Recently a direct selling company promoted a big sale that they were going to offer. They prepared their consultants with online techniques to promote the sale, provided lots of materials, and everyone was excited. There were some great offers on some amazing products, and people stayed up late to get first dibs on the sale items.
And then the site broke. For most of the day, people who attempted to access the sale got error messages. It was a disaster. Finally, the company had to admit that they did not have the capacity for the unprecedented demand, and they had to indefinitely postpone the sale.
And what impressed me most was the incredible grace of my consultant throughout the challenge.
It is very easy to get upset with your company when they’ve promised something and then do not deliver. It was not intentional…the company just did not predict the demand. But the consultant, who had set up a group for her customers to promote the sale, was incredibly graceful throughout, providing updates from the company on the status of the sale, and finally offering free shipping to all her customers when it became clear that the sale would not go on.
It was likely an embarrassing situation for the consultant…for all the consultants in the company…who had promised something to their customers and couldn’t deliver. It probably felt even worse for the corporate office who likely worked for hours on end trying to get things back up and running. Most corporate offices are highly aware of the faith and trust they build with their salespeople, and do everything they can to maintain that relationship.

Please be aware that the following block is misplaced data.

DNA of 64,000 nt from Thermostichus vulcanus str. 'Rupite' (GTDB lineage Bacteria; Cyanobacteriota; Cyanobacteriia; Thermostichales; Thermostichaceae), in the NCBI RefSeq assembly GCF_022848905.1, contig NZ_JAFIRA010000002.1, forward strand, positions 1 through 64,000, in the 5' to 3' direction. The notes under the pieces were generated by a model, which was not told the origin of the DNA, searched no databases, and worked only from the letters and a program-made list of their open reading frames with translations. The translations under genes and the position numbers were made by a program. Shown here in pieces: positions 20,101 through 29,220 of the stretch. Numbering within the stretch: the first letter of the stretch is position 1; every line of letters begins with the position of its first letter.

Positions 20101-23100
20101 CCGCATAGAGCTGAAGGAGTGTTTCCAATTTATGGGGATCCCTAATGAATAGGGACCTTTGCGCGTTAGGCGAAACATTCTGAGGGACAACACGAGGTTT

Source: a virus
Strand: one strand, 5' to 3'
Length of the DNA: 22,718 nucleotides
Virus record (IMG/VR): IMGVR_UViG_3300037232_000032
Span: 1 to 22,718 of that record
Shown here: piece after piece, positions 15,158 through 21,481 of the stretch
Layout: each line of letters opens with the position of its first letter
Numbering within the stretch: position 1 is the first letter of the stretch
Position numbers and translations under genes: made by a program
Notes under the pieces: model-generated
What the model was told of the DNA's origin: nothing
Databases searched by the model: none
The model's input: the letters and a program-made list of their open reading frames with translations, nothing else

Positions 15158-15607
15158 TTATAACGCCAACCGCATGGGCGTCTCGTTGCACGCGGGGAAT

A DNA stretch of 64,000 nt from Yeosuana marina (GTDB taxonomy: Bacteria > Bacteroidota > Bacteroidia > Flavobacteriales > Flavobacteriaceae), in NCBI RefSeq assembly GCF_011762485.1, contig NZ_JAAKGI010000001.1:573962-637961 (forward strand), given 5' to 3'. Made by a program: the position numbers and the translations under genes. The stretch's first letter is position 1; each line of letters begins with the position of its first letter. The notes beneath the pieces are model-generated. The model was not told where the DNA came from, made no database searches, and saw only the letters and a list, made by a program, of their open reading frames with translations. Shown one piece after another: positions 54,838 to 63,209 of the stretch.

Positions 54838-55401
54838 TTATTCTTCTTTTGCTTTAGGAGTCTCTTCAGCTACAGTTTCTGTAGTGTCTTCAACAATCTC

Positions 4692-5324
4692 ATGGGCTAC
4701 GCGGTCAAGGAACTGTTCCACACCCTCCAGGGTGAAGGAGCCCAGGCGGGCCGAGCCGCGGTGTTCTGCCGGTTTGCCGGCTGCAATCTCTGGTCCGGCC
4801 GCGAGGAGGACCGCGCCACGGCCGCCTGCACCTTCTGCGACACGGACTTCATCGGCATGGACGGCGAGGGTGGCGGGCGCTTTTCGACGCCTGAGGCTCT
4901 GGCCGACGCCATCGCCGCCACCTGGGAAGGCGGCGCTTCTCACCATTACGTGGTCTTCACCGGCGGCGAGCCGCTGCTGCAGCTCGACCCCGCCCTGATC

In the end I think the company made the right decision. Better to postpone until better technology could support customers appropriately than to deliver a sub-par experience which would damage the customer relationship even more.
But I have to give kudos to the consultants for this company that understood this, and managed this experience with their customers with grace. It is very easy to point fingers. It is harder to be understanding when you feel embarrassed, even when everyone gave their best-faith effort.
Will the company learn lessons from this experience? Undoubtedly. They will make sure they are prepared next time.
But I also think we can all learn lessons from the grace of the company’s consultants. Rather than tear down their company when they were already down, they managed the situation well, and the comments that I saw from customers were filled with understanding and appreciation, mingled with their disappointment. I’m sure there was internal feedback given by consultants to the corporate office. But the public face was grace, and it was impressive.
The next time you are disappointed with something your company has done, think on this. Yes, give feedback privately. But remember that the customer relationship with both you and your company is paramount to build a long-term business. Communicate well with your customers, and do your best to support them through any disappointment, without bad-mouthing your company. You look more professional. And you’re likely to wind up impressing your customers.
And this is what builds long-term business.